Volume 29, Issue 2, February 2015

SFN Monitoring for DVB-T/T2 Networks [Full Text]

Todor Manev

Abstract—This paper is about finding a way to locate any problems in DVB-T/T2 Single Frequency Networks in a fast and effective manner. The most common problem in SFN networks is lost synchronization which can be caused by defective DVB-T transmitter, network distribution problems or a faulty GPS receiver at the transmitter site. All these problems lead to an asynchronous transmission causing reduced quality of reception up to the point of total interference. 

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Error Correction Scheme for Wireless Sensor Networks [Full Text]

Abdulkareem A. Kadhim, Aya K. Al-Joudi, and Hamed Al-Raweshidy

Abstract— Wireless Sensor Networks (WSNs) have gained high importance in recent years. Because they are very small and can easily be implemented in any place, they invoke a wide range of applications. In the last years, improvements of wireless sensor networks have been made by applying Error Control Coding (ECC) schemes. Usually two different error control schemes are used for WSNs which are Forward Error Correction (FEC) and Automatic Repeat on reQuest (ARQ). These codes work either separately or in a hybrid manner known as Hybrid Automatic Repeat on reQuest (HARQ) schemes. A proposed coding arrangement is presented here and tested, aiming to provide further performance improvement for different applications of WSNs. The arrangement is based on HARQ scheme which consists of two concatenated FEC codes together with ARQ. The concatenation here reduces errors and hence unnecessary retransmissions by ARQ are avoided, thus energy saving is obtained. WSN simulator is built and used to test the proposed coding arrangement performance. The pro- posed coding arrangement shows better error rate performance when tested over models of AWGN, flat fading and multipath fading chan- nels. Improvements were gained also in throughput (packets/s) and energy saving as compared to other coding schemes normally used with WSNs. 

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Automated Teaching Step-by-Step the Operations of TCP/IP Model (A-Step-TPC/IP) [Full Text]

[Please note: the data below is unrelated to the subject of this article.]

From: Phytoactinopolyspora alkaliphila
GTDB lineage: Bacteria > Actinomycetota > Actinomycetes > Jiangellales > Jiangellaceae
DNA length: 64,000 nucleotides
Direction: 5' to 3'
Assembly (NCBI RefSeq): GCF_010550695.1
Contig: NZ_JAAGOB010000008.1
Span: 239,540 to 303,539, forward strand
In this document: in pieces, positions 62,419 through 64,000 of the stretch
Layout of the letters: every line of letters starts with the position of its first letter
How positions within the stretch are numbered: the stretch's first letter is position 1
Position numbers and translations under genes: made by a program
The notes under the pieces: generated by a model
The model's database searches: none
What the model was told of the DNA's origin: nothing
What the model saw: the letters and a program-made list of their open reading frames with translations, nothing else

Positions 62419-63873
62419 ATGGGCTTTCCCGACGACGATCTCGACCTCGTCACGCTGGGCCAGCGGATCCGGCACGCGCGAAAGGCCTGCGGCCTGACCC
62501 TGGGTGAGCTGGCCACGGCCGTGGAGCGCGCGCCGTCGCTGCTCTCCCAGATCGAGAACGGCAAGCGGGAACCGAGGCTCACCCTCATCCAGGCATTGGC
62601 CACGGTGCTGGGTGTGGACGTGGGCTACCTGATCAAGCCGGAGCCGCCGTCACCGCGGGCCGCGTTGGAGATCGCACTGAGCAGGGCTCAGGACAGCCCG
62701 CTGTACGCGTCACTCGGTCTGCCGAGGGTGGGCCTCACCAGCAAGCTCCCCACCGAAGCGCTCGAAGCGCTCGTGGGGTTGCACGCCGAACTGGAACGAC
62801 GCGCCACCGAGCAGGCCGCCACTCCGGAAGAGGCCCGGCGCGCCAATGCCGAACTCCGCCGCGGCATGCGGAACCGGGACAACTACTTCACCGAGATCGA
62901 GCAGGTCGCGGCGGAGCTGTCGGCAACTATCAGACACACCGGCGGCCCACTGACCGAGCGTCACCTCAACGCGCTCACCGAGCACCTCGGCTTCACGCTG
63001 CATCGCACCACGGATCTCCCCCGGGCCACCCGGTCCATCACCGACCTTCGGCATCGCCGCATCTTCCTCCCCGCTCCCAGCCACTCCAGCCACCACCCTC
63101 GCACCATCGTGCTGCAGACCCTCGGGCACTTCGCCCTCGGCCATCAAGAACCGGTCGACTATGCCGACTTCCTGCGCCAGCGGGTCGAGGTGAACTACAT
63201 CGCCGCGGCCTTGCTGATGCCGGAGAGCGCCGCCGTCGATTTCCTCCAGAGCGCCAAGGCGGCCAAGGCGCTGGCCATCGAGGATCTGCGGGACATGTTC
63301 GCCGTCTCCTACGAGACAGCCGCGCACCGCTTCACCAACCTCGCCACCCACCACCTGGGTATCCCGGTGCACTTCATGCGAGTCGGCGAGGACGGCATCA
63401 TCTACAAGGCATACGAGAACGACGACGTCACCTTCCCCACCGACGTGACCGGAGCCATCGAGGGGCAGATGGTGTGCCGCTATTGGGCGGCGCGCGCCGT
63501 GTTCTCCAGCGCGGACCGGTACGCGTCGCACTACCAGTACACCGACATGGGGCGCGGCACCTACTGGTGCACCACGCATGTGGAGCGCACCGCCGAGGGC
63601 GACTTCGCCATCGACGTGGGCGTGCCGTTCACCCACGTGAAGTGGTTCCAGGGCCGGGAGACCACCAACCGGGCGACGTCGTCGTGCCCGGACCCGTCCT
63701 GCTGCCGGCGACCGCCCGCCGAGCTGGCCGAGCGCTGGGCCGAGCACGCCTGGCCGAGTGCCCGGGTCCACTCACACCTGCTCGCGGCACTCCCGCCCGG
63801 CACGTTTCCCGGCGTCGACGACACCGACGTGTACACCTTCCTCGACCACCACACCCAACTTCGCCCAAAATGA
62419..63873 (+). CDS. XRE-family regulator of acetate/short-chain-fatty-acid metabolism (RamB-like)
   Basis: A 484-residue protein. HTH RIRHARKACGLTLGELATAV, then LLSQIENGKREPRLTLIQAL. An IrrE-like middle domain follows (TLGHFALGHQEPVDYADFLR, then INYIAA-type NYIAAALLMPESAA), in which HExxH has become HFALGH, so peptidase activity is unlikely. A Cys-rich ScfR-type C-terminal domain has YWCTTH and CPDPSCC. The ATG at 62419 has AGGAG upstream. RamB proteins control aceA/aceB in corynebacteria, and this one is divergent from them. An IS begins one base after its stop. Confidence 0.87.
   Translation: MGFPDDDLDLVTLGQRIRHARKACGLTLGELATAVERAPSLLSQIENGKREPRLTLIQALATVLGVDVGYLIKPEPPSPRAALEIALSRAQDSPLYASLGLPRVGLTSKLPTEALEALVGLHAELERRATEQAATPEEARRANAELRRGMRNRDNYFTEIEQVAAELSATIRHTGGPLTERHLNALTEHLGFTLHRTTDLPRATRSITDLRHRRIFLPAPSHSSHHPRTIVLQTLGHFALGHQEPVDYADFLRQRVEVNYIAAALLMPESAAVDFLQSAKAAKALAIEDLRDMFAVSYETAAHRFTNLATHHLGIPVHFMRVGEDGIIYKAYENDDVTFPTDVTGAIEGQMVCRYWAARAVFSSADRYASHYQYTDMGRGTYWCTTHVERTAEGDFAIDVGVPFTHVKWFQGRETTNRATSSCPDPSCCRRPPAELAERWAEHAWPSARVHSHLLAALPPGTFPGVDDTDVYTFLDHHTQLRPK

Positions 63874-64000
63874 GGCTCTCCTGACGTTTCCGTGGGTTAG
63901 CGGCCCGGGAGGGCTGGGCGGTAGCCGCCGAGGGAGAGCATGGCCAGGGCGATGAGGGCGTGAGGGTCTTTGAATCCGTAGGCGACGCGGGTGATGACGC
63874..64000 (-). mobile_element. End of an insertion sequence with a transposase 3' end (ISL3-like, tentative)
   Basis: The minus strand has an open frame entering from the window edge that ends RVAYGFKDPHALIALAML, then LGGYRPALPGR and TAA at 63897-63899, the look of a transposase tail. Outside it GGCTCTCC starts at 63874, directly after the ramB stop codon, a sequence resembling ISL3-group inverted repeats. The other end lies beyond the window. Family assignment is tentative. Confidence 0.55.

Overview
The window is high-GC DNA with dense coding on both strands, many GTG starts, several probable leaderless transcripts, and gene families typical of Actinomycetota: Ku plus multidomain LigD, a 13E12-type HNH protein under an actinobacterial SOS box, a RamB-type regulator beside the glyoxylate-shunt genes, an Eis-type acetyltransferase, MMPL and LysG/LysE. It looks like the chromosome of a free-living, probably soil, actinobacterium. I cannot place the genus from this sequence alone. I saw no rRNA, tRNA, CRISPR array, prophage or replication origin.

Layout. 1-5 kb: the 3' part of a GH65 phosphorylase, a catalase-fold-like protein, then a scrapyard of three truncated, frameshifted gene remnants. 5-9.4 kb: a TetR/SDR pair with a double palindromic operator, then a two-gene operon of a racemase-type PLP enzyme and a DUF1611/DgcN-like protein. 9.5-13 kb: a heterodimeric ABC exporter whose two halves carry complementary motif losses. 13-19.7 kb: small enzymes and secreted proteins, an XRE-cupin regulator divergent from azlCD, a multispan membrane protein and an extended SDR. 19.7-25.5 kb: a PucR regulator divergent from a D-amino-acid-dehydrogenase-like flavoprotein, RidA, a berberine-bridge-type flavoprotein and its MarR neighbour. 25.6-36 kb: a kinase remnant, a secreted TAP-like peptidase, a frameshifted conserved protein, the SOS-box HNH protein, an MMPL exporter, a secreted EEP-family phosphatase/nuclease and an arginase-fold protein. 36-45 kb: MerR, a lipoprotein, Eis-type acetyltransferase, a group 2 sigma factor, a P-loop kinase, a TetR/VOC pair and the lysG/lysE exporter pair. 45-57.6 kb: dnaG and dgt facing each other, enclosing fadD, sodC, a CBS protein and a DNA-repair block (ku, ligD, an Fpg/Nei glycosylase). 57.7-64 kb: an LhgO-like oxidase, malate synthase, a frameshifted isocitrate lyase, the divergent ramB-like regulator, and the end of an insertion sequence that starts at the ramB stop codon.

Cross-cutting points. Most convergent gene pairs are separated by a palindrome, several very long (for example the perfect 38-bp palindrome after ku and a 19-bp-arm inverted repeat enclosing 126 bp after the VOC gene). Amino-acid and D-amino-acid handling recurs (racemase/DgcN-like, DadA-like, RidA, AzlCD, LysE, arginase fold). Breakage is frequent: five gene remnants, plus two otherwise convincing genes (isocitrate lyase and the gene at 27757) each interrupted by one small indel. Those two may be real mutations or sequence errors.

Jameson Mbale and Mali Orient

Abstract— In the telecommunication industry, the operations of TCP/IP protocols play an instrumental row in the transmission of information in the form of packets or frames from one network to another. To start with, at the source host, a transmittable message was composed and passed through the various protocol layers where headers, such as TCP, IP and network were added or attached. Whereas, at the receiving host, the same headers were consequently removed until only the original mes- sage reached the destination. Such a process was absolute to visualise by the students for they did not tangibly see the mecha- nism involved. It was in view of that the Automated Teaching Step-by-Step the Operation of TCP/IP Model, in this work abbrevi- ated as ‘A-Step-TCP/IP’, was conceived to simplify the understanding of the concepts involved in this operation. An experiment in form of a test was done, by dividing a class into two groups. The Control Group which did not use the model as teaching aid had fifty three point three three percent (53.33%) failure rate. For the Regular Group, all the students had hundred percent (100%) passing rate. Such results proved the effectiveness of the model. 

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Study of UWB On-Body Radio Channel for Ectomorph, Mesomorph, and Endomorph Body Types [Full Text]

Mohammad Monirujjaman Khan, Ratil Hasnat Ashique, and Md. Raqibull Hasan

Abstract—The effects of different human body sizes and shapes on the ultra wideband (3-10 GHz) on-body radio propagation channels are investigated. In this paper, three different human body sizes (Ectomorph, mesomorph and endomorph) are investigated. Experimental investigation is performed using a pair of Tapered Slot Antennas (TSA) in the indoor environment. Thirty four different receiver locations on the front part of the human body are considered for calculating the path loss. Results and analysis show that due to three different types of human body shapes and sizes maximum of 31.8% variation in path loss exponent is observed. The effect of the three different human body sizes and shapes variations on the 8 different ultra wideband on-body radio channels was also studied.